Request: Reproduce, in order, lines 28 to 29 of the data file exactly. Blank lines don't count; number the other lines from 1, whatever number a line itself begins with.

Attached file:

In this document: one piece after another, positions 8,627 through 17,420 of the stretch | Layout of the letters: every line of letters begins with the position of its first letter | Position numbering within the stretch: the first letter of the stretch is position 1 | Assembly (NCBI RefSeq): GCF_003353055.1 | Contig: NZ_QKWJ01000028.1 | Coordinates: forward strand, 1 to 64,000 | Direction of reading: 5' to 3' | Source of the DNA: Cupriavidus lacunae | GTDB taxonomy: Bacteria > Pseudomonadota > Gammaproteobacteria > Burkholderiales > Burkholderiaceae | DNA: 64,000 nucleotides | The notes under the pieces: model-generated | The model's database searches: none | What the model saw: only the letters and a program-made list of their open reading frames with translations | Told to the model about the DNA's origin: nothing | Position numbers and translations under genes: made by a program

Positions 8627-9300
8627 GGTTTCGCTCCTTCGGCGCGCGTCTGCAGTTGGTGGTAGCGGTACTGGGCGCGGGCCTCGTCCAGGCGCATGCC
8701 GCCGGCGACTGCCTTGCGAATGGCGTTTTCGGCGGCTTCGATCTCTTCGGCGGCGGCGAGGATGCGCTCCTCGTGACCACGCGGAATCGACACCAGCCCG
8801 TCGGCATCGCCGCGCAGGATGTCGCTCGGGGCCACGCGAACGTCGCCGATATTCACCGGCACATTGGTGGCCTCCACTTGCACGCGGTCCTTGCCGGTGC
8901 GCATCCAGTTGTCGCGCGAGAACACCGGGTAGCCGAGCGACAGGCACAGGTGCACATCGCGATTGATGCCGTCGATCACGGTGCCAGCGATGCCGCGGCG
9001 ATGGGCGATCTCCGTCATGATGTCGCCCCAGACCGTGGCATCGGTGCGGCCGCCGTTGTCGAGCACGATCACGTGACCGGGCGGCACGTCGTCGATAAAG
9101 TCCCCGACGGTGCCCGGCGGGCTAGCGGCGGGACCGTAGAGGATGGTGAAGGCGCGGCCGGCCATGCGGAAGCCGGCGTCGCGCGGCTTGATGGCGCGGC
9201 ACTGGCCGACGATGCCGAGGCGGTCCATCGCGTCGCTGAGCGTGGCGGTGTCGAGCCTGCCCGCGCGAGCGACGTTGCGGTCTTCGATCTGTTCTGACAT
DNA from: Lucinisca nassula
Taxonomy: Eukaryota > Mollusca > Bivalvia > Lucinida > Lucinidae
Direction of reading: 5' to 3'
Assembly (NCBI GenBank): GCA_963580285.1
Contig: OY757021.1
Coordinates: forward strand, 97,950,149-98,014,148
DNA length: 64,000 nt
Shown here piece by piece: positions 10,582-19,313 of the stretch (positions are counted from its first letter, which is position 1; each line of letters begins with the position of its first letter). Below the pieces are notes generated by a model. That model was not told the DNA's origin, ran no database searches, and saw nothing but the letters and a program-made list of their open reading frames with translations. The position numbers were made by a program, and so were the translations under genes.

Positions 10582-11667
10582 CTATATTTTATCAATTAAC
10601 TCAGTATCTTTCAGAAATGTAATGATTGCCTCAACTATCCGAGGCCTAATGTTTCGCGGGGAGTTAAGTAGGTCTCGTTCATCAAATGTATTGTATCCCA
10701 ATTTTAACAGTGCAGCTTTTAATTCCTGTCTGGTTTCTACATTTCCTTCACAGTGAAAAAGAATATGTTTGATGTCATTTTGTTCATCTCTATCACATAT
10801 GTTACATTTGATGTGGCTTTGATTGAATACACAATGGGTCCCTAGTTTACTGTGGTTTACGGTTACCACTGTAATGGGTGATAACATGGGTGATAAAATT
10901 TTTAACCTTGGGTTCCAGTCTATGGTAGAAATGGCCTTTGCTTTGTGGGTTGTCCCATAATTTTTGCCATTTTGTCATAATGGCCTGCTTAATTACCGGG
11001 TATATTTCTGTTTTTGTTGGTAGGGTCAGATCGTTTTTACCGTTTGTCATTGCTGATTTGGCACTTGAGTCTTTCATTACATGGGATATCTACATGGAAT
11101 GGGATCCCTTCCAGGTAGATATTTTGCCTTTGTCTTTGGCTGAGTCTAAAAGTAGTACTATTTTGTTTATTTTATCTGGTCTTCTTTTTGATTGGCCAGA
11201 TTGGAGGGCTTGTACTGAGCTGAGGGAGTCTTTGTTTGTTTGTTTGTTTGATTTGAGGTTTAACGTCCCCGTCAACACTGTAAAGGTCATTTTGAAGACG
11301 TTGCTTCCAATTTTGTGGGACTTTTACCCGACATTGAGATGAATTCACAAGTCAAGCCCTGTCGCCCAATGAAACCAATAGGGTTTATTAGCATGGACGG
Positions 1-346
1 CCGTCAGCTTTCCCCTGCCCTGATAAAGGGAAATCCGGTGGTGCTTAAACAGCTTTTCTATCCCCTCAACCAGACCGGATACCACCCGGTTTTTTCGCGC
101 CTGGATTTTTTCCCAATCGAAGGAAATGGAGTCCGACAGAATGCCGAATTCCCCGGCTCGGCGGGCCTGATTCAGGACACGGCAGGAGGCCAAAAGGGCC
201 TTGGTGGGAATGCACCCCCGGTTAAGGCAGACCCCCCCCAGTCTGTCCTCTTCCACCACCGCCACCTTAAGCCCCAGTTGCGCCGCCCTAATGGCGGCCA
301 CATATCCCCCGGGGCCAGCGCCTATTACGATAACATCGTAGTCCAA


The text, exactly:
Positions 1-346
1 CCGTCAGCTTTCCCCTGCCCTGATAAAGGGAAATCCGGTGGTGCTTAAACAGCTTTTCTATCCCCTCAACCAGACCGGATACCACCCGGTTTTTTCGCGC